I was back in St. Paul's Hospital in Vancouver this week. Back on the transplant ward. Back to the offices where I was told I was in "Perfect Health" and would make an "ideal donor". Back to the offices where exactly one week later they told me I had cancer. Back to the elevators that took me up to the operating room where that cancer was removed. Back to the floor where I spent a week recovering.
I was back.
And yet I wasn't. This time I was not the patient or the interviewee, I was the friend. The Support Person of my friend who is considering being a donor for my cousin whom she has never met (God works in VERY mysterious ways).
It's interesting to realize what you didn't know back at the time things were happening.
I had to lay on the bed of the CT Scan machine for over twenty minutes while my films were reviewed by a radiologist upstairs. I thought this was normal. My friend? Hers was over and done with immediately.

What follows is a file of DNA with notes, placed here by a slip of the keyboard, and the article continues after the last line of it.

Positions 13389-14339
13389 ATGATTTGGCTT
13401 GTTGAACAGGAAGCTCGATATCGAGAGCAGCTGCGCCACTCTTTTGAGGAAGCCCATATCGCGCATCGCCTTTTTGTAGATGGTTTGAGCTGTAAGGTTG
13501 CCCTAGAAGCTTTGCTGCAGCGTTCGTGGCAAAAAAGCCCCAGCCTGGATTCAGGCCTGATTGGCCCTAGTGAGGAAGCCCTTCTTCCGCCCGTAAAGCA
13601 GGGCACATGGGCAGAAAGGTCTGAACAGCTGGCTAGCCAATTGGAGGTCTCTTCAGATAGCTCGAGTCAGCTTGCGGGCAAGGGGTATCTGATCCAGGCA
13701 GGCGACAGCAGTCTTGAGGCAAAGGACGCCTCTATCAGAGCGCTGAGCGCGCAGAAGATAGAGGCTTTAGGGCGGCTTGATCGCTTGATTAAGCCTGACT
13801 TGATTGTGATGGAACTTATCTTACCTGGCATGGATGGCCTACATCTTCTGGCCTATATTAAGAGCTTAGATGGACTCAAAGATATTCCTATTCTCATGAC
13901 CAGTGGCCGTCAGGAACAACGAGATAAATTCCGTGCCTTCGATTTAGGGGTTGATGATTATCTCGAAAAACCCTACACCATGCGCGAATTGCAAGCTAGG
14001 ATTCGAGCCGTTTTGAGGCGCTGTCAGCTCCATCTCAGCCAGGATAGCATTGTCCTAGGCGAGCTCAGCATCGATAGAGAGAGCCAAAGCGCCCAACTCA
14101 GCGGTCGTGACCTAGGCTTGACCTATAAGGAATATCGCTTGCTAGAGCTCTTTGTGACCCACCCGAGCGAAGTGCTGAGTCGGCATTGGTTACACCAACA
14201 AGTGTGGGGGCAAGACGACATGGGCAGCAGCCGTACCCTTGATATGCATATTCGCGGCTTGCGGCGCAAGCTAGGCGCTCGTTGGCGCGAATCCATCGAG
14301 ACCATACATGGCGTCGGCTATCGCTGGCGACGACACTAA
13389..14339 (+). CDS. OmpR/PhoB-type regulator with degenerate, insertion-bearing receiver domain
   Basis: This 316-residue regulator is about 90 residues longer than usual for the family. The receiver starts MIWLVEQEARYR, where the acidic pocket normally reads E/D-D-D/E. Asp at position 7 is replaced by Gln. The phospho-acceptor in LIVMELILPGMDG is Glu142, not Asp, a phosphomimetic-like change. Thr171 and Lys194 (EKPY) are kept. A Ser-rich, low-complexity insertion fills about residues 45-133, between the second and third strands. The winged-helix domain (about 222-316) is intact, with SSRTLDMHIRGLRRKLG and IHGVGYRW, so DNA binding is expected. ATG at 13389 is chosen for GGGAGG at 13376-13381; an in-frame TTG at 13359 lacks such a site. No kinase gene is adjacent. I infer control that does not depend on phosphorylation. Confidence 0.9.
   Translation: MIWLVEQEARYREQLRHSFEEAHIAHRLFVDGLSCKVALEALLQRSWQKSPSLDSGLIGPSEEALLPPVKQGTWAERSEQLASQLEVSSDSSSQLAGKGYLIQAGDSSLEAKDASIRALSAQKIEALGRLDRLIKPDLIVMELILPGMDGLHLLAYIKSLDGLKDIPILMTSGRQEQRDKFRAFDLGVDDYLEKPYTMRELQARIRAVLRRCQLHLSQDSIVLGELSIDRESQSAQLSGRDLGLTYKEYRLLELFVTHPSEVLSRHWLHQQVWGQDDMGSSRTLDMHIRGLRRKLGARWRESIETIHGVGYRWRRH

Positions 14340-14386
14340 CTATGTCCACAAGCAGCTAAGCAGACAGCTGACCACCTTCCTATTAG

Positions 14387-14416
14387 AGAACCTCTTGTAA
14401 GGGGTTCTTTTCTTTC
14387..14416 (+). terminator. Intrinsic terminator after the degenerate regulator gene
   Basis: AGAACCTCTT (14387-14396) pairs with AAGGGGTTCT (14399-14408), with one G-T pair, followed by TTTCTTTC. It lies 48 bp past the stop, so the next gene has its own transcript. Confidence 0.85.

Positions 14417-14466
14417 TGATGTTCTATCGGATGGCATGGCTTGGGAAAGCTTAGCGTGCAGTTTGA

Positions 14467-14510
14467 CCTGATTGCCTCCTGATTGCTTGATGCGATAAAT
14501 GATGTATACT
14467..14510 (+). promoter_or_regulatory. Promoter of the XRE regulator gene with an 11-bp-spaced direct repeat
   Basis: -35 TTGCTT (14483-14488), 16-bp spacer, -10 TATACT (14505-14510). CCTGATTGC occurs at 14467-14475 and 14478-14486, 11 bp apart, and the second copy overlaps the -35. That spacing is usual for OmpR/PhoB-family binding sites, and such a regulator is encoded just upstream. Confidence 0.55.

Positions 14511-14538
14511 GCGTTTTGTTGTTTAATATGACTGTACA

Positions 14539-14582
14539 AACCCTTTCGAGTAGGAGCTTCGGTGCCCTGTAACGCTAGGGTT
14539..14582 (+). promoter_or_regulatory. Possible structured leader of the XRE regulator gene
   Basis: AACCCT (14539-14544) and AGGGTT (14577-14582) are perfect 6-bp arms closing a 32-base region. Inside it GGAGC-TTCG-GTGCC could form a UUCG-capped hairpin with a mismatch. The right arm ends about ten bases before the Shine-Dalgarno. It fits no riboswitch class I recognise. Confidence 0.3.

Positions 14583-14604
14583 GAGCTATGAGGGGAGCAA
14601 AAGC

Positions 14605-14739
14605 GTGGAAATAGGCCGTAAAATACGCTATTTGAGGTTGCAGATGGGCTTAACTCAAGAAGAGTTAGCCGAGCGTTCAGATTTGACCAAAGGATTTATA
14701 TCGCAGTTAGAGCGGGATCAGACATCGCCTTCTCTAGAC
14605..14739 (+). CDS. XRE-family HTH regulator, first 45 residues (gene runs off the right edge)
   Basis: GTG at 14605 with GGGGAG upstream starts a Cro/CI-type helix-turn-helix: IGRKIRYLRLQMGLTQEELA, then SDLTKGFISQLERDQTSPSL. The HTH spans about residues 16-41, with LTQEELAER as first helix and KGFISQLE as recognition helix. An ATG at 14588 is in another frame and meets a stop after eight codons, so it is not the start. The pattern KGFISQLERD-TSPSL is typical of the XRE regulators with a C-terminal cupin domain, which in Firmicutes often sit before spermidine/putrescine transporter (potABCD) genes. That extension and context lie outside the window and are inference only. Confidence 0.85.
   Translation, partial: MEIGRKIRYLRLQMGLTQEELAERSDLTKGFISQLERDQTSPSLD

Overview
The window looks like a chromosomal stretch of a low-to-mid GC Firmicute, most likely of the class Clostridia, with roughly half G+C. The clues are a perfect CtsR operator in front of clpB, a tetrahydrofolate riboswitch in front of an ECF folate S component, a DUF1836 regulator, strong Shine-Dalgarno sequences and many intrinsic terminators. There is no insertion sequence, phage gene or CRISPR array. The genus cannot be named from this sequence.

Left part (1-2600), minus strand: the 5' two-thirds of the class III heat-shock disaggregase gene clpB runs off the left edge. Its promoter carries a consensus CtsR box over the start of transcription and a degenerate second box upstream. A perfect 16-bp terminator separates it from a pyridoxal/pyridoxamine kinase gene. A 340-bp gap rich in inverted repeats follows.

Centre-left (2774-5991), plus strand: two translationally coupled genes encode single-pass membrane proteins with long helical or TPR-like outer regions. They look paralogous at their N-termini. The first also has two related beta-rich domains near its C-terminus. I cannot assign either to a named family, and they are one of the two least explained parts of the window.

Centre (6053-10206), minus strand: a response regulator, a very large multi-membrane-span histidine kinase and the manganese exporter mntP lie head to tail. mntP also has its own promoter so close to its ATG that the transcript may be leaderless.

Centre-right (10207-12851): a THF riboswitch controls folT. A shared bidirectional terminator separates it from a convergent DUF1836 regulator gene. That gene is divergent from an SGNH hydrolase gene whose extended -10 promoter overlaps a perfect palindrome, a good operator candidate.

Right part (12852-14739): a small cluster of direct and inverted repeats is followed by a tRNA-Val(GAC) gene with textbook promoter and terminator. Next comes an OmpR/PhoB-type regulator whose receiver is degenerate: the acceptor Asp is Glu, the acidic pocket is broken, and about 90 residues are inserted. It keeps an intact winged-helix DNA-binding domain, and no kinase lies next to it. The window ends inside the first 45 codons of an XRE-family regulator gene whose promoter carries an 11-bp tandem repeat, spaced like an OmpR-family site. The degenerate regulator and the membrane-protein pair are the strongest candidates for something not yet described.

My friend got the results of her CT scan the same day she had hers done. I wasn't expecting results and had no idea that the fact I didn't get mine was strange. My results came in the form of a phone call from my surgeon a week later telling me there was "something serious" and he needed to see me immediately.
Ultimately, I was rejected as a donor, but being willing to be a kidney donor saved my life. My friend was approved as a donor, and she may end up ultimately saving my cousin's life. My cousin she would have never thought twice about if it wasn't for the fact I was going to donate my kidney.
If I wouldn't have had been willing to donate, I would still have cancer. If I didn't have cancer I would not have my girls. If I didn't have my girls I would have missed out on loving them, and being loved by them.
Life is a tangled web. It was interesting to revisit the place where my life so drastically changed. I was glad to drive away with all my organs intact this time.